Improvement districts administration
An improvement district board of trustees can hire employees to manage the day-to-day operation and administration of the improvement district, provide support to the board and implement board decisions. Trustees must establish officer positions for corporate and financial administration.
Officers and employees
Every improvement districts must have two officer positions, established by bylaw, to perform key roles in administering the improvement district. Small improvement districts often rely on volunteers, while larger improvement districts may retain some part-time or full-time staff to manage day-to-day operations.
One position is responsible for corporate administration and the other is responsible for financial administration. A number of mandatory duties are assigned under the Local Government Act to each position, but the board may assign additional duties.
Corporate administration includes, at a minimum:
- Preparing accurate meeting minutes and ensuring the safekeeping of minutes, bylaws and other improvement district business records
- Providing access to all improvement district business records as required by law or authorized by the board of trustees
- Signing and certifying copies of bylaws and other documents as required or requested
- Accepting, on behalf of the improvement district or the board of trustees, notices and documents given or provided to the improvement district or the board of trustees
- Keeping the improvement district seal and having it affixed to documents as required
Financial administration includes, at a minimum:
- Receiving all money paid to the improvement district
- Keeping all funds and securities of the improvement district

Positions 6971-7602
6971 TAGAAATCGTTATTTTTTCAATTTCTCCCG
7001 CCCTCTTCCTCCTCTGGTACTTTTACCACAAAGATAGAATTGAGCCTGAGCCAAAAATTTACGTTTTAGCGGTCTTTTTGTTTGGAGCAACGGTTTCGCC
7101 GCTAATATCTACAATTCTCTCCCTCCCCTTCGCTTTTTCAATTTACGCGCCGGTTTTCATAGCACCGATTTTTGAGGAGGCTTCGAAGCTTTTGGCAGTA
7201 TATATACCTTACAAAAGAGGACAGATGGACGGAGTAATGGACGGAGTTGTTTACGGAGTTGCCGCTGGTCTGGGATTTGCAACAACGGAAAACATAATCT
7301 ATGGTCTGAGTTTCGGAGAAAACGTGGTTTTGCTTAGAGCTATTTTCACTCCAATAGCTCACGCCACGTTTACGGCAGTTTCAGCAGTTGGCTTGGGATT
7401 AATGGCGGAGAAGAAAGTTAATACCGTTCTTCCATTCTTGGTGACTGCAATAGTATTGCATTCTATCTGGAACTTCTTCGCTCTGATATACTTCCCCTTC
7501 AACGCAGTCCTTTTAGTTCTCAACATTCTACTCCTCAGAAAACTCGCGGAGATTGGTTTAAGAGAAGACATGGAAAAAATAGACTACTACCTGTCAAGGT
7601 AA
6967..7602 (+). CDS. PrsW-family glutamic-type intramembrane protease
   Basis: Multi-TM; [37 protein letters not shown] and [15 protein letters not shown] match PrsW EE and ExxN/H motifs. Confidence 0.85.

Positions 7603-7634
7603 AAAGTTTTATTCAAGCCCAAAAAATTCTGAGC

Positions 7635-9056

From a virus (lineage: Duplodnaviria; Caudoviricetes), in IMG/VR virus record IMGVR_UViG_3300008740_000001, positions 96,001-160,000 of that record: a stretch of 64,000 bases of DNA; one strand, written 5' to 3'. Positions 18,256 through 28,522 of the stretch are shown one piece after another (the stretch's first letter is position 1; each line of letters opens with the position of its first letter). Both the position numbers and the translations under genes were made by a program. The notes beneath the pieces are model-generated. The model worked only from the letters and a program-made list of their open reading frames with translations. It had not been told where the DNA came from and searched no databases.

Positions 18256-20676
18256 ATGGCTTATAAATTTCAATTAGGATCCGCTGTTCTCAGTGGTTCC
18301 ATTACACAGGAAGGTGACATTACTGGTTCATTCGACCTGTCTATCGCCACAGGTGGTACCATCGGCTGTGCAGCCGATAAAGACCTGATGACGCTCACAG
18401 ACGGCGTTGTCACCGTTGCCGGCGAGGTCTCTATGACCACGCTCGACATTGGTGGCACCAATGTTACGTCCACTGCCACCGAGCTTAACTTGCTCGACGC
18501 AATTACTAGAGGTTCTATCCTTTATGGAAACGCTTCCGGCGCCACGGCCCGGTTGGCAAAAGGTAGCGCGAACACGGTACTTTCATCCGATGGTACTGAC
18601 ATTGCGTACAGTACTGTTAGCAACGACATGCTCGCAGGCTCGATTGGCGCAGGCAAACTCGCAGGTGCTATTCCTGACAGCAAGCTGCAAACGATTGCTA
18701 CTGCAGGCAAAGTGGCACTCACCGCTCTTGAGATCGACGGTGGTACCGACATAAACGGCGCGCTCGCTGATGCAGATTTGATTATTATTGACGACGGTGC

- Expending and disbursing money in the manner authorized by the board of trustees
- Investing funds in investments
- Preparing, maintaining and keeping safe the accurate records and full accounts of the improvement district’s financial affairs
- Compiling and supplying information on the financial affairs of the improvement district required by the Inspector of Municipalities.
The same person can be appointed to both positions and assigned any title the board decides is appropriate such as manager, administrator, or corporate officer.
As an employer, the board is required to comply with requirements set out in provincial and federal legislation such as the Employment Standards Act, Workers Compensation Act and the Income Tax Act. Trustees are also encouraged to obtain insurance coverage for trustees, employees and volunteers.
While trustees govern the improvement district and set priorities, employees are responsible for the implementation of the priorities and decisions, and for overseeing the day-to-day operations needed to provide services.
Improvement district trustees are not employees, and only paid staff can undertake paid work on the improvement district's behalf. An improvement district may become legally liable if trustees perform administrative or operational work on the improvement district's behalf. For example, WorkSafeBC may not cover a trustee injured while working on a water system.
Trustee and employee relationships
While employees must recognize and accept decisions made by the board as their employer, they also have a responsibility to advise the board on the implications of its decisions, especially as they relate to legislative requirements.
Clear lines of communication increase the effectiveness of board of trustees-employee working relationships. Other management tools that can help include policies on such subjects as:
- Access by trustees to buildings and other facilities except in emergencies
- Ethical behaviour standards
- Hours during which trustees can contact employees
Trustees can also ensure that employees have current and inclusive job descriptions, receive regular performance planning and appraisals, and can take advantage of training opportunities.